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July 24, 2005


I'm disappointed that the detail about RAM modules had nothing to do with the final pun.

Which is maybe why you, with your shaggy dog philosophy, like it. The details raise the expectation of a really clever pun, but at the end there is merely a rather lousy one.

I'm glad you approve.

I approve of Ben's use of the pie narrative to wrench us from our preconceptions of titleness.

What are you talking about?

Each of your most recent nine posts (including this one) bear titles which, when taken in order, are better understood as brief penses on your coordinates in piespace, than as evocative refractions of the text they introduce.

But you have rendered many other of your posts as title-body orthogons. What strikes me here is the Calvino-esque descant, the story above the stories.

I really don't know what you're talking about.

Let's go slowly then. The title of the above post begins "Pies do have something of a hypnotic effect on me". Do you agree?

SB, have you read this? (The literal meaning of that sentence is unambiguous, but it could be taken to suggest either of two things.)

You know, it's awfully hard to carry on a conversation with someone who's talking nonsense, SB.

To Michael, whose comment actually is coherent, I say: yes, precisely.

I said before that you guys (an overlapping set and possibly a superset of the referent of "you guys" in this context) were all wrong about shaggy-dog stories. But I see, to my surprise, that Ben got it right before. The punchline of a proper shaggy-dog story is something that would not even be recognizable as a joke were it not preceded by an elaborate joke-like setup. So jokes such as the one linked, in which a long setup containing lots of irrelevant details leads to a pun that could have been set up much more economically, are not proper shaggy-dog stories.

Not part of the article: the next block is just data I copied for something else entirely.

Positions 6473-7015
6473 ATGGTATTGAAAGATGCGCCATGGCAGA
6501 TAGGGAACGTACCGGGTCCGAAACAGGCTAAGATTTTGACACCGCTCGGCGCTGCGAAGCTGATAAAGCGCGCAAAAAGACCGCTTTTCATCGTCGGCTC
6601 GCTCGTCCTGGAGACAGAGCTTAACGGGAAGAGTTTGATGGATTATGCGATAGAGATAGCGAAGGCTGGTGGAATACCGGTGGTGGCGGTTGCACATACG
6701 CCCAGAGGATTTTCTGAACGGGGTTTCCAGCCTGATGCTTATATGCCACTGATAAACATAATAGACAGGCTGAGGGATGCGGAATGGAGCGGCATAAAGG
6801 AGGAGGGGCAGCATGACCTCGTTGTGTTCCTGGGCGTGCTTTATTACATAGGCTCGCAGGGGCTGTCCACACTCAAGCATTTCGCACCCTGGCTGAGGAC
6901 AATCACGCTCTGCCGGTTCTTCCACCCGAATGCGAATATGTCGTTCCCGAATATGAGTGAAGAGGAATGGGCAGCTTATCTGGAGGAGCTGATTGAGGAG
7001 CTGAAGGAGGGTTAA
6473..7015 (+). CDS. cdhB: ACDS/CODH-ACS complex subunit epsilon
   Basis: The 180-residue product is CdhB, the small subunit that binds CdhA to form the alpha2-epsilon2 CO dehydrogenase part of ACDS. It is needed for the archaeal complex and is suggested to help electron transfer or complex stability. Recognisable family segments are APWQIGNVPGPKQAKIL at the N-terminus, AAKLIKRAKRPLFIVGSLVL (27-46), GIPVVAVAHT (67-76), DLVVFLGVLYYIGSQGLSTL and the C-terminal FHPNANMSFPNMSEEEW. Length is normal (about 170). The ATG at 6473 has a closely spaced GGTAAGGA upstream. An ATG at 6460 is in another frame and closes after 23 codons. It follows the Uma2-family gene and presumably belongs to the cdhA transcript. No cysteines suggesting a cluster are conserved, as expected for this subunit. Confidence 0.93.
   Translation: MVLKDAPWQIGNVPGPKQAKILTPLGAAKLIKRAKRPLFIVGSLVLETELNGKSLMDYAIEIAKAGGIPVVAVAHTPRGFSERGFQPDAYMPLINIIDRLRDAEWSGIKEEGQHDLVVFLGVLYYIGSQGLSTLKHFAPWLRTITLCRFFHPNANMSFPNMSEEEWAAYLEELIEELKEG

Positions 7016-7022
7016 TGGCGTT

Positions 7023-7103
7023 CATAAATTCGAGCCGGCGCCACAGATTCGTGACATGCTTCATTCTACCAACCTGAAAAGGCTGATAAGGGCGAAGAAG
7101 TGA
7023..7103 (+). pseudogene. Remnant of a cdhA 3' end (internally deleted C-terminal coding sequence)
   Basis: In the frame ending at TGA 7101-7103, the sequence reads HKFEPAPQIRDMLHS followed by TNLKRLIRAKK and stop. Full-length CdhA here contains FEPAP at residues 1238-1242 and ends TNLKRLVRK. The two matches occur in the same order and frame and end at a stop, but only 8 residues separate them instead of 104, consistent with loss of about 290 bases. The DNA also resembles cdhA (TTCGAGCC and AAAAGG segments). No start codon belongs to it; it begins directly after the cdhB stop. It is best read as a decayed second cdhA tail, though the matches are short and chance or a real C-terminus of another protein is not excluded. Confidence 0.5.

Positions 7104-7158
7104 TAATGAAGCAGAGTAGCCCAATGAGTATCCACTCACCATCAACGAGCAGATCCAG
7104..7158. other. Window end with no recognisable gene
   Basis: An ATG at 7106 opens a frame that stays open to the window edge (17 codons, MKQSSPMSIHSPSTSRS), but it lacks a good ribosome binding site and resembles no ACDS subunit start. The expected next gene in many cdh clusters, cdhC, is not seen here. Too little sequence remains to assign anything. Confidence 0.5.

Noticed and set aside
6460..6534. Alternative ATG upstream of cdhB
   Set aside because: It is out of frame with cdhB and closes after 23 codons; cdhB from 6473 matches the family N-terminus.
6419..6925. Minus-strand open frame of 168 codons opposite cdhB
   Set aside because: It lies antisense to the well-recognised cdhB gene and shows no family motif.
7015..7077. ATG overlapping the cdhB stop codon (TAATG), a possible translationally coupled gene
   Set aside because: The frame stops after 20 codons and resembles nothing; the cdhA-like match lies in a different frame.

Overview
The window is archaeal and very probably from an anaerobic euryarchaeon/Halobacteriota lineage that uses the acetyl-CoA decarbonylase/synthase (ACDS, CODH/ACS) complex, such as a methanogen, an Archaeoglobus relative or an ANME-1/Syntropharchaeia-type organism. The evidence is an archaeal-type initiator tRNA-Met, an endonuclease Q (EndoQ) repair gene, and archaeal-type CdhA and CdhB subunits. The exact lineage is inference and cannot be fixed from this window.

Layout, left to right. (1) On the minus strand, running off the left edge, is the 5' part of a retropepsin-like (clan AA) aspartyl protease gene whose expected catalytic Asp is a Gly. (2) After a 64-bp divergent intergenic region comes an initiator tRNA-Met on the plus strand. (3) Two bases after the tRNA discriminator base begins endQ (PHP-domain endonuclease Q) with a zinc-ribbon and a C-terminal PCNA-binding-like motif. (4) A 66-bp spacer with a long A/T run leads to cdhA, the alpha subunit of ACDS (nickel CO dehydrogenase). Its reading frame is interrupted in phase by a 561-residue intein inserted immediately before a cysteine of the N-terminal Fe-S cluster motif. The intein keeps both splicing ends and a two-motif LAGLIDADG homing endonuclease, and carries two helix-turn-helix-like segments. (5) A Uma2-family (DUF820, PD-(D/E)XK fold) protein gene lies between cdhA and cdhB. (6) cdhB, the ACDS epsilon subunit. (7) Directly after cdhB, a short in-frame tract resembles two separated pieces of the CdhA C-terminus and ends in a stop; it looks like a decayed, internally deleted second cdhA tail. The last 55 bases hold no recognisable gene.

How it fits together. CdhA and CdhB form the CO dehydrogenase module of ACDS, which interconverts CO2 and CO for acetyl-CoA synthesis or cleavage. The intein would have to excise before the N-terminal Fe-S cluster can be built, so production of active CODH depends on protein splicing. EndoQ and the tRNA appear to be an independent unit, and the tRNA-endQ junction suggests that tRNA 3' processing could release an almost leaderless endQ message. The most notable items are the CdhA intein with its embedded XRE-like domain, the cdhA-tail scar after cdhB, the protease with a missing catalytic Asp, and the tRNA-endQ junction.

I disagree with Ben that the shaggy-dog jokes are not amusing at all. The frame-breaking device of the non-punchline is in fact amusing, once the setup has lulled one into the proper mood. I must admit that the last time I told my favorite shaggy-dog story, the audience was on a morphine drip.

SB, have you read this?

Yes. I happen to disagree with the premise.

Ben, I've been such a fool. You object (quite rightly!) to my conflation of Ben Wolfson, author of waste blog, with the "I" of the discursive post titles. That was sloppy of me, and I appreciate your patience and subtlety in prompting me to recognize my error.

I should have attributed the piespace coordinates to the titles' speaker, and not to you personally.

The suggestion that I, ben wolfson, am the author of this blog is offensive to me.

Matt, I really do think that shaggy dog stories are funny, but only to the teller and to the informed audience. Or rather, the non-informed audience might find it funny when the punchline finally arrives, but there's no guarantee of that, and the teller and the informed audience will find the whole thing funny.

The punchline of a proper shaggy-dog story is something that would not even be recognizable as a joke were it not preceded by an elaborate joke-like setup.